One might have thought the low watermark for digital security headlines came the week before last, with the near-continuous revelations that Jack Dorsey had fallen victim to a SIM swap identity theft attack and Apple had accidentally left a large exploit in iOS for the last two or so years.
But as it turned out, that would have been a bit early to call the game – because despite last week being shortened by the Labor Day holiday in the U.S., all kinds of security news managed to find its way into the headlines.
Most of it was less than inspiring, as more security flaws bubbled to the surface and the effects of previously detected ones were debated. Specifically, it seems Apple and Google are butting heads over the seriousness of Apple’s recently discovered security lapse.
Apple Claps Back on Cyberattack Claims
Apple pushed back on Google’s description of its iOS security flaw and the ways in which it was leveraged to pursue cyberattacks – though it did confirm that the Uighur Muslim minority were the victims of digital crime due to the iPhone flaw. However, according to Apple, those attacks took place over the course of two months, not two years as Google’s security research team Project Zero had indicated.
According to Project Zero research, the security issues led to a “sustained effort to hack the users of iPhones in certain communities over a period of at least two years,” before noting that China also recently hacked Asian telecommunications companies to spy on the Uighurs, as it considers them a security threat.
Apple said the attack was “narrowly focused” and affected “fewer than a dozen websites that focus on content related to the Uighur community.” Moreover, Apple noted, the problem was fixed in February soon after it was reported.
“Google’s post, issued six months after iOS patches were released, creates the false impression of “mass exploitation” to “monitor the private activities of entire populations in real time, stoking fear among all iPhone users that their devices had been compromised,” Apple said. “This was never the case.”
Google has responded that their research is sound: “We stand by our in-depth research, which was written to focus on the technical aspects of these vulnerabilities.”
The Project Zero team maintains it is looking for security problems on devices from all companies, not just Apple, and that their findings are unmotivated by Google and Apple’s professional rivalry. Last year, the group helped to find security exploits in Intel Corp chips.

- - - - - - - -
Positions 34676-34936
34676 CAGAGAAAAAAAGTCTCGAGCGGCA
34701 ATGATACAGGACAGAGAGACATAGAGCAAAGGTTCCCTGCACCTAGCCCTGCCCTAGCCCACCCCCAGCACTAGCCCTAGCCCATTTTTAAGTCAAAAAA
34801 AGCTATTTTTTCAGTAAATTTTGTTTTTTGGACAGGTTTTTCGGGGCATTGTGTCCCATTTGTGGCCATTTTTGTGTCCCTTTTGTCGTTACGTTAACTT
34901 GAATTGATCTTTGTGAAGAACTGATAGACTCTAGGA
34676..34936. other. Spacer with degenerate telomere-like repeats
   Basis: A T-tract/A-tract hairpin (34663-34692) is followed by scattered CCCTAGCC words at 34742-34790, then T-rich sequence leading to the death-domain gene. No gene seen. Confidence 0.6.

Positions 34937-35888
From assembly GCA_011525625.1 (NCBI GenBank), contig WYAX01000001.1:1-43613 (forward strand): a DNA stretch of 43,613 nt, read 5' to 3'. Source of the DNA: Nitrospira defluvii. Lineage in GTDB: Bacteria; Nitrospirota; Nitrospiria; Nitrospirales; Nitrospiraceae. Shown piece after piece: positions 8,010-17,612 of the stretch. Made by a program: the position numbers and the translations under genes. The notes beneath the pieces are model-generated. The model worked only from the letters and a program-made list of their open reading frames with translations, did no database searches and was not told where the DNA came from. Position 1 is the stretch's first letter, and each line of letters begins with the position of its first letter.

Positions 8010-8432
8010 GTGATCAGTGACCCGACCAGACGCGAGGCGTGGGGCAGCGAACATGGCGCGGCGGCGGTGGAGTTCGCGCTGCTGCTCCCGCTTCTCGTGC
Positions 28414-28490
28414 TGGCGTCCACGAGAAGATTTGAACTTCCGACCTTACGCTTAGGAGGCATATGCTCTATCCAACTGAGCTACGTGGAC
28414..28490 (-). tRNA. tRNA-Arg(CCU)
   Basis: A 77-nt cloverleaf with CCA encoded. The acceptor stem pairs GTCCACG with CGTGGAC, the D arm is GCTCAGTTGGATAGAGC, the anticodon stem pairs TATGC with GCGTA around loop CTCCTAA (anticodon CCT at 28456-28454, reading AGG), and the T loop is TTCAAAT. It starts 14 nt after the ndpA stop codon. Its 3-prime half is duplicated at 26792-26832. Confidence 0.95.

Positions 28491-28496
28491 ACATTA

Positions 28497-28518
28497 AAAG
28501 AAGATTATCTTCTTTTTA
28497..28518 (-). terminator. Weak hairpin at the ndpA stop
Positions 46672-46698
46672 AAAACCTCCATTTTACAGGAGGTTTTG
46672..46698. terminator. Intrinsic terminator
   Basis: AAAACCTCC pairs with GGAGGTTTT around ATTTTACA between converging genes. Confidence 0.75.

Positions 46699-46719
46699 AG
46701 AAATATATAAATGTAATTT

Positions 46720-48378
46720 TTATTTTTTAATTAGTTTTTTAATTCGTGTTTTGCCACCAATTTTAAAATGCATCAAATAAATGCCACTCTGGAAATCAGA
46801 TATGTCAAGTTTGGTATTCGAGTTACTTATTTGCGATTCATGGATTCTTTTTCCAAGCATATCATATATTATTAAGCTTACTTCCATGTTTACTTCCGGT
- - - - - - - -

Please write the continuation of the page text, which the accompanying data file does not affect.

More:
But squabbling with Apple wasn’t Alphabet’s only security-related issue this week.
The CamScanner Exploit
According to new research from Kaspersky Lab, there is an unfortunate bit of malware hiding in CamScanner, an app with over 100 million downloads in the Google Play store. According to Kaspersky, the malware’s purpose is to push ads and download things on Android devices without a user’s permission.
The malicious module is a trojan dropper, which means it will extract and run a secondary component inside the app that essentially allows the owner of the malware to “use an infected device to their benefit in any way they see fit.”
That could include showing intrusive advertising or stealing money from the victim’s mobile account by charging paid subscriptions, according to Kaspersky.
Google removed the app listing after news of the malware was reported, but Kaspersky said the latest CamScanner update removed the malicious code. The issue illustrates the problem with policing apps in the Google Play store. Smarter cybercriminals have started putting bad code behind encryption barriers so Google wouldn’t see it when vetting the app.
The case of CamScanner is interesting, Kaspersky noted, because it has not always been a malware distribution point.
“CamScanner was actually a legitimate app with no malicious intentions whatsoever, for quite some time,” Kaspersky noted. “It used ads for monetization and even allowed in-app purchases. However, at some point, that changed, and recent versions of the app shipped with an advertising library containing a malicious module.”
As it turned out last week, once-benign apps aren't the only things being kidnapped to the dark side. Voice AI is getting grabbed, too.
Having Voice AI for Fraud
If it can make life easier for a consumer, it can also make life easier for a cybercriminal – an aphorism demonstrated in the field this week when cybercriminals leveraged artificial intelligence (AI) to impersonate the voice of an energy company’s chief executive and demand an urgent transfer of $243,000.
The CEO of the company reportedly thought he was speaking on the phone with the chief executive of the energy firm’s parent company, who asked him to send the money to a supplier in Hungary. The names of the firms involved have not been disclosed.
The scammed CEO said he made the transfer of funds to be sent within the hour, despite it being such an unusual request, because the slight German accent and patterns of his voice seemed familiar – an effect generated with AI. The scammers then called back and asked for more money, which aroused suspicion. That next payment was never made. After the first payment was sent, it went to Mexico and other locations around the world, according to reports.
As of yet, there are not any suspects. Philipp Amann, head of strategy at Europol’s European Cybercrime Center, said it is hard to tell whether this is the first incident or if there are others that haven’t been reported. If the attacks are increasingly successful, they could increase in frequency.
So, what did we learn this week?
Never underestimate the creativity of cybercriminals, who are always looking for the next entry point. Whether that’s an app or voice AI, it is probably always a better idea to fix it than to fight about it.